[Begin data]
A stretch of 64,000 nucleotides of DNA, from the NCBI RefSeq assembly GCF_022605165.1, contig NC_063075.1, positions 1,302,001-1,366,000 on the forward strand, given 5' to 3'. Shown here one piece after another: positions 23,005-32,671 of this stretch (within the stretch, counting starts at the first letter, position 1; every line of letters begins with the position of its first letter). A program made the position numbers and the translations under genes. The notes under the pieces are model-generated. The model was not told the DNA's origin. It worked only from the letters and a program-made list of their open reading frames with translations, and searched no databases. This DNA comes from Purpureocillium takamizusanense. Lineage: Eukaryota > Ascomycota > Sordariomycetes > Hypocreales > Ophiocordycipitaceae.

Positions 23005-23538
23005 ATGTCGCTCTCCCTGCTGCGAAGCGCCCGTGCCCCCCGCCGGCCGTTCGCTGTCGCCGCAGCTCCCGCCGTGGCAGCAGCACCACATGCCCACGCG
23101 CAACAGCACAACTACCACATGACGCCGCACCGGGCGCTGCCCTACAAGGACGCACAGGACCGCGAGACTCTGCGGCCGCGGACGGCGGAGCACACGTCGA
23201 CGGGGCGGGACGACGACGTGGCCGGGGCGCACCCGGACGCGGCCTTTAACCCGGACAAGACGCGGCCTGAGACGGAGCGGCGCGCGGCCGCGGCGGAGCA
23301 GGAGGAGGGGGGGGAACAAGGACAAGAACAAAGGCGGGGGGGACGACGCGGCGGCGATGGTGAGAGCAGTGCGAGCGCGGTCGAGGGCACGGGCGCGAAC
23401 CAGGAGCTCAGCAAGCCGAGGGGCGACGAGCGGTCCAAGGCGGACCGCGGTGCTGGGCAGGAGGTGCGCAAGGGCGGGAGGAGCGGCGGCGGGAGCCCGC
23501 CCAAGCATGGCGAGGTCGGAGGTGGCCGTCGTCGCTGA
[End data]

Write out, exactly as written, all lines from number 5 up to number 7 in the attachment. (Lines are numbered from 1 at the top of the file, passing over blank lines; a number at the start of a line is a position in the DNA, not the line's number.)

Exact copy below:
23201 CGGGGCGGGACGACGACGTGGCCGGGGCGCACCCGGACGCGGCCTTTAACCCGGACAAGACGCGGCCTGAGACGGAGCGGCGCGCGGCCGCGGCGGAGCA
23301 GGAGGAGGGGGGGGAACAAGGACAAGAACAAAGGCGGGGGGGACGACGCGGCGGCGATGGTGAGAGCAGTGCGAGCGCGGTCGAGGGCACGGGCGCGAAC
23401 CAGGAGCTCAGCAAGCCGAGGGGCGACGAGCGGTCCAAGGCGGACCGCGGTGCTGGGCAGGAGGTGCGCAAGGGCGGGAGGAGCGGCGGCGGGAGCCCGC